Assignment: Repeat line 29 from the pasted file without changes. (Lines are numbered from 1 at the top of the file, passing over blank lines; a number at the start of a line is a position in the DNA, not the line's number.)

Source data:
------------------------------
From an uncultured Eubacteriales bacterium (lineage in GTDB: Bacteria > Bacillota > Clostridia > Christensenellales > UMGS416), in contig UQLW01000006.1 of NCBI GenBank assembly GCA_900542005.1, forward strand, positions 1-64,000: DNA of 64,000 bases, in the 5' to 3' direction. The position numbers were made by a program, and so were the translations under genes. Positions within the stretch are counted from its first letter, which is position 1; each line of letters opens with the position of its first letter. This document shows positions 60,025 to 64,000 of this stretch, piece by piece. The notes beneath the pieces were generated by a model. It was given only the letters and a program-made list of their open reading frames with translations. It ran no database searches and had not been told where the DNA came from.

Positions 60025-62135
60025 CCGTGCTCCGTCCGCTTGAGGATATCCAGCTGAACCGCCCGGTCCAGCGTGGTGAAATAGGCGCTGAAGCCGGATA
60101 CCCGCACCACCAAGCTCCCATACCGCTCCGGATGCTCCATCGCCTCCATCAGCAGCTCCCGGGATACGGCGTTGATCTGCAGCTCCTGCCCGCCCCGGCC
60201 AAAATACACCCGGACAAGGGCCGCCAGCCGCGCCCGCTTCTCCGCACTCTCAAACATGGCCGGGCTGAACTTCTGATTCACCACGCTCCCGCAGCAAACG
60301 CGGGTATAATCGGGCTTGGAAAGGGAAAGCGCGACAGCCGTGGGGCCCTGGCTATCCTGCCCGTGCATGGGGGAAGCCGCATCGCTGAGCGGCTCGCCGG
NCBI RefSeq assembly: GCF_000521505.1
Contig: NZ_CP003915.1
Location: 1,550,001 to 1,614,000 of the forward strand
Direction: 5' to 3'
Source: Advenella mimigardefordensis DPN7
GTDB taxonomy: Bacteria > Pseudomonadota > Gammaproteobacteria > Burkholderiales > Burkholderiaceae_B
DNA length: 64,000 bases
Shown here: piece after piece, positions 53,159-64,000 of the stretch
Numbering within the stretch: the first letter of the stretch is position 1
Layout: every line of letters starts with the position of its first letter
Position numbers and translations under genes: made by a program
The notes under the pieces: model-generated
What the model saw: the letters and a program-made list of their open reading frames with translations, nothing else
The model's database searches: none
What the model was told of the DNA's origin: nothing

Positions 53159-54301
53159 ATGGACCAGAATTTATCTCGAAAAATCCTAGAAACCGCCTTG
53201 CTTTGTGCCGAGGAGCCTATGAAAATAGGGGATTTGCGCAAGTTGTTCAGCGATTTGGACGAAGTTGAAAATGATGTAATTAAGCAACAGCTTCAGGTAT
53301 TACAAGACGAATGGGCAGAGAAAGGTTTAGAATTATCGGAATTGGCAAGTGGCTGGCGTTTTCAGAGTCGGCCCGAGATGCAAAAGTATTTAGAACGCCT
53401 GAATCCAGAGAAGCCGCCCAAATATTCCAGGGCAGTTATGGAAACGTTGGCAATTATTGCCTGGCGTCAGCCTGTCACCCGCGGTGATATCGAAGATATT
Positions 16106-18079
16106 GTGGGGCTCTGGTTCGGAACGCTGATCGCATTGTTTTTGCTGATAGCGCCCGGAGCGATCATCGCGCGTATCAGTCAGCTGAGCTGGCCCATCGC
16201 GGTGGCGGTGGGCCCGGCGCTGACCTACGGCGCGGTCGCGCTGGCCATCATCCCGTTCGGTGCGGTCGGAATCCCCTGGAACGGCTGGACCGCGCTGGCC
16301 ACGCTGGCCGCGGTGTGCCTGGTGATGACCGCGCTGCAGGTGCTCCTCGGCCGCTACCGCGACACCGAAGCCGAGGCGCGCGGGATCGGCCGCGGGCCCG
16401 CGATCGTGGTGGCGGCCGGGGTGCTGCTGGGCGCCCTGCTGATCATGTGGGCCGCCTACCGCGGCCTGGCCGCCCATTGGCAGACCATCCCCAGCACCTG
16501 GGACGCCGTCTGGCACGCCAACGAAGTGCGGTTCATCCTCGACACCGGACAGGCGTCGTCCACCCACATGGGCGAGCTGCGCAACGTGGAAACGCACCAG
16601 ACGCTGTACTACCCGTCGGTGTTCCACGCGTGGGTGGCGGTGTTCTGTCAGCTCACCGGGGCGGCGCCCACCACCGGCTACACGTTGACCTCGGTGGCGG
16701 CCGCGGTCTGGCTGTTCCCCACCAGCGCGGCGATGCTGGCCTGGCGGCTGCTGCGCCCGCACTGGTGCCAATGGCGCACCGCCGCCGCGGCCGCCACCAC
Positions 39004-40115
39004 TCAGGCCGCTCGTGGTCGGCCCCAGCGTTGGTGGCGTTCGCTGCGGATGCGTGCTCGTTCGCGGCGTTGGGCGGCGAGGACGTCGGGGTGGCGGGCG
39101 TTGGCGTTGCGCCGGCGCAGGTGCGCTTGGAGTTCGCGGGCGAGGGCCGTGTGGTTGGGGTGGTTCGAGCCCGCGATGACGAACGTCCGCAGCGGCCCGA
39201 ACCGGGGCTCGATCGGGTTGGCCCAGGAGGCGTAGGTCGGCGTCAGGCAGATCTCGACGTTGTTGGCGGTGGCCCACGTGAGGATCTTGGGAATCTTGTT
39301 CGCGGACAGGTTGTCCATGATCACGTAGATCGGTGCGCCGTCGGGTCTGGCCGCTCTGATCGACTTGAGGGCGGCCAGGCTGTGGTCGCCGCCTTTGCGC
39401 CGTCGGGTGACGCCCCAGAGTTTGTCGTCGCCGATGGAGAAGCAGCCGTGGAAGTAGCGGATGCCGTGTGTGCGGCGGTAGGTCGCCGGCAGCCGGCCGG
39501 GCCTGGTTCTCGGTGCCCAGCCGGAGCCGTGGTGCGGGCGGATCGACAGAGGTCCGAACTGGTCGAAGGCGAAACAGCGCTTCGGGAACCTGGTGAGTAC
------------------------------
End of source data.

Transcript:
16201 GGTGGCGGTGGGCCCGGCGCTGACCTACGGCGCGGTCGCGCTGGCCATCATCCCGTTCGGTGCGGTCGGAATCCCCTGGAACGGCTGGACCGCGCTGGCC